See also: bury, hatchet
References in classic literature ?
All now that remained was to ascertain the precise spot where the treasure lay buried, for otherwise he might dig at random in the neighborhood of the crosses, without coming upon the spoils, and he had already had enough of such profitless labor.
The doctor listened to their statement of the symptoms of Wolfert's malady with profound attention, but when they came to mention his raving about buried money the little man pricked up his ears.
He had passed some years of his youth among the Harz[1] mountains of Germany, and had derived much valuable instruction from the miners touching the mode of seeking treasure buried in the earth.
In spite of all Wolfert's caution in taking note of the landmarks, it was some time before they could find the open place among the trees, where the treasure was supposed to be buried.
He now ordered his companions to keep close by him, and to maintain the most inflexible silence; that certain precautions must be taken and ceremonies used to prevent the evil spirits which kept about buried treasure from doing them any harm.
Whether any treasure were ever actually buried at that place; whether, if so, it were carried off at night by those who had buried it; or whether it still remains there under the guardianship of gnomes and spirits until it shall be properly sought for, is all matter of conjecture.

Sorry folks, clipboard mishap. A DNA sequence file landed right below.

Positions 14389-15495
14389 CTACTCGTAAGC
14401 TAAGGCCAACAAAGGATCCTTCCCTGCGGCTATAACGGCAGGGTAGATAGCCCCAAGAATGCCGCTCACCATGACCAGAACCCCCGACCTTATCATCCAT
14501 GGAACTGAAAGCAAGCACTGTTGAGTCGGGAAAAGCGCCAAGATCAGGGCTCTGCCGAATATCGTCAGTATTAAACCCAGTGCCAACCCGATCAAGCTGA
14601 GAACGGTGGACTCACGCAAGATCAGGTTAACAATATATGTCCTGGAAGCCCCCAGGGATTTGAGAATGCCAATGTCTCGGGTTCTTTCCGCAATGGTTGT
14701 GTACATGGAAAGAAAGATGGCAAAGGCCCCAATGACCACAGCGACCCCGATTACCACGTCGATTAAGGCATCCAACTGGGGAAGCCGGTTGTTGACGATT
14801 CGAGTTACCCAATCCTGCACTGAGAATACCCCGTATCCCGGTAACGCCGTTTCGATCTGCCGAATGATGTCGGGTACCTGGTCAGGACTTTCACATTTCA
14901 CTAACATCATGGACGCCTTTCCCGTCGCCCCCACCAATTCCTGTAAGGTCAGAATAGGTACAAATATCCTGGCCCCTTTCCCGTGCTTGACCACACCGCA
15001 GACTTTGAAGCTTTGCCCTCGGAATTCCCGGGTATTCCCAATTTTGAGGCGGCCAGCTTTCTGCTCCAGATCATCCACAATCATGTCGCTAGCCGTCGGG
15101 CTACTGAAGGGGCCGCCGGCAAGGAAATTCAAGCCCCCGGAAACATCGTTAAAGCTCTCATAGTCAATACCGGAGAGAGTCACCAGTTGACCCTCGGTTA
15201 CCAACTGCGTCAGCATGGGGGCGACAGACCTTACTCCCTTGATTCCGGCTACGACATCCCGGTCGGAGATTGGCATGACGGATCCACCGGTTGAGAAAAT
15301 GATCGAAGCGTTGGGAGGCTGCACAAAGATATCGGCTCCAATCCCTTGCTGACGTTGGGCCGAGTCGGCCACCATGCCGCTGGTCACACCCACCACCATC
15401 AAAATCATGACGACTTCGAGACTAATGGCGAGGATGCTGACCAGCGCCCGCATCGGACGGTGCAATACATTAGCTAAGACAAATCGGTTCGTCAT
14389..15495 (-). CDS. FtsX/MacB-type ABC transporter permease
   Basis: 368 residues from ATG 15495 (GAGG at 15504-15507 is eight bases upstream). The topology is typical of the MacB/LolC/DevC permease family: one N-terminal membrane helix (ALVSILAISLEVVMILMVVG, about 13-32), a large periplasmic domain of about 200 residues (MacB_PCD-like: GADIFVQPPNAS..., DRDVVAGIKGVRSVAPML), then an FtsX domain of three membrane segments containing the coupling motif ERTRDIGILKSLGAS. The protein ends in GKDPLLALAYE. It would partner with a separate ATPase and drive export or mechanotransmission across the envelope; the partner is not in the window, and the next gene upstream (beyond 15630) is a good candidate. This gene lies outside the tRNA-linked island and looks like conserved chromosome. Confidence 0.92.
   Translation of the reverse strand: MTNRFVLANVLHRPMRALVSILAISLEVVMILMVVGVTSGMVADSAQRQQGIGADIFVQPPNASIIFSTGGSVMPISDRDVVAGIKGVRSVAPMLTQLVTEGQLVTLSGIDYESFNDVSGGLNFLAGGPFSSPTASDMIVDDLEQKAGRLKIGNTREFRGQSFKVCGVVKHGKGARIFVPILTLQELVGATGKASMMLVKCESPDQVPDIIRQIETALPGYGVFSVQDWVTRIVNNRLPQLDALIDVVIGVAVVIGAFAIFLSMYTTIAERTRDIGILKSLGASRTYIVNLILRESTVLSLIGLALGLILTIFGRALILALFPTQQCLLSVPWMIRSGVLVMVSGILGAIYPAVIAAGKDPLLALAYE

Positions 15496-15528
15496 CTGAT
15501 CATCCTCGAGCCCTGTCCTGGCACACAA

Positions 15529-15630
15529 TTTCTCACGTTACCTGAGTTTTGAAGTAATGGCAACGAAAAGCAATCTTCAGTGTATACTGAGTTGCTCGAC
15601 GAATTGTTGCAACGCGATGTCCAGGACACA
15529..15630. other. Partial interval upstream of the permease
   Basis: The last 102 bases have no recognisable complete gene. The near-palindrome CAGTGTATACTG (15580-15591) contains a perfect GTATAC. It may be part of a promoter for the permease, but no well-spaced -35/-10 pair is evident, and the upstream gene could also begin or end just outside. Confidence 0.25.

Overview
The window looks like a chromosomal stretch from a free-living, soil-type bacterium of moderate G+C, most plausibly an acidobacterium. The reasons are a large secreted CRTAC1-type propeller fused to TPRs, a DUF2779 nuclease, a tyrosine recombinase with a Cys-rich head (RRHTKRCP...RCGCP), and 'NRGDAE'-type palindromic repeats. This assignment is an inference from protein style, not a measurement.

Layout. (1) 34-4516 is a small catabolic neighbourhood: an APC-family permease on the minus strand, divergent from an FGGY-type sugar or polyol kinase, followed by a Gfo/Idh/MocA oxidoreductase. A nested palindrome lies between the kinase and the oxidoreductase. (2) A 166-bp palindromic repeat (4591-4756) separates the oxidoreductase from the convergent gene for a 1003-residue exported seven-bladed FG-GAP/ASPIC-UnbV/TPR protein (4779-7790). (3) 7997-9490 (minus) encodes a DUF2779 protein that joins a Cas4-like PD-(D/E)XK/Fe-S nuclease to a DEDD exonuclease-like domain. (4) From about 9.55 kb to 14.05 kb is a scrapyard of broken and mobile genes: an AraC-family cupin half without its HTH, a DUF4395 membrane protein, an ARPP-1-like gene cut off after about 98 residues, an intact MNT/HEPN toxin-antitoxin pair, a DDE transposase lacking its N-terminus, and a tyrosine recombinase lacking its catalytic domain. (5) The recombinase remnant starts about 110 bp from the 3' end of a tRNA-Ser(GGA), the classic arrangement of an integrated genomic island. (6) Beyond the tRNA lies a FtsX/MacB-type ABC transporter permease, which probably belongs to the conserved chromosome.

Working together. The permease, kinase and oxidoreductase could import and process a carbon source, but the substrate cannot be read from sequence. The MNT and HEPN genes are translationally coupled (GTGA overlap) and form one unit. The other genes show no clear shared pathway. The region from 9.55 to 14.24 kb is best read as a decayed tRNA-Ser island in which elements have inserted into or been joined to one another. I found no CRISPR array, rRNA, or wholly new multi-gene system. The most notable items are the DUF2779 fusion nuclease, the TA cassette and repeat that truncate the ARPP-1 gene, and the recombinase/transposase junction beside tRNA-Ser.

Poor Amy buried her face and her grief in the bed curtain.
This time, though we were continually half- buried, there was no trough in which to be swept, and we drifted squarely down upon the upturned boat, badly smashing it as it was heaved inboard.
They lie buried under a leaf-littered forest floor, a sand dune, or layers of sediment.
Outside one Chicagoland cemetery, a young woman buried there sometimes waves down passing cars late at night.
Irregular bumps offered clues to the buried city's exact location.
A YOUNG mother finally won the right yesterday to be buried beside her baby son after a two-month battle with the Catholic Church.
Partially Buried Woodshed, 1970, realized just before Spiral Jetty, is a good example: the work--it is adequately described by its title--involves the partial interment of a modest architectural structure, a process that turns out to give the building an undeniable allegorical power (in the manner of the "buried architecture" projects imagined by Etienne-Louis Boullee at the end of the 18th century).
Rank: Private Regiment: Royal Welsh Fusiliers Age: 18 Date of death: 21-12-1914 Buried at: Ploegsteert Memorial Charles Christenson Son of M Walton (formerly Christenson), of 103 Ethel Street, and the late Charles Christenson.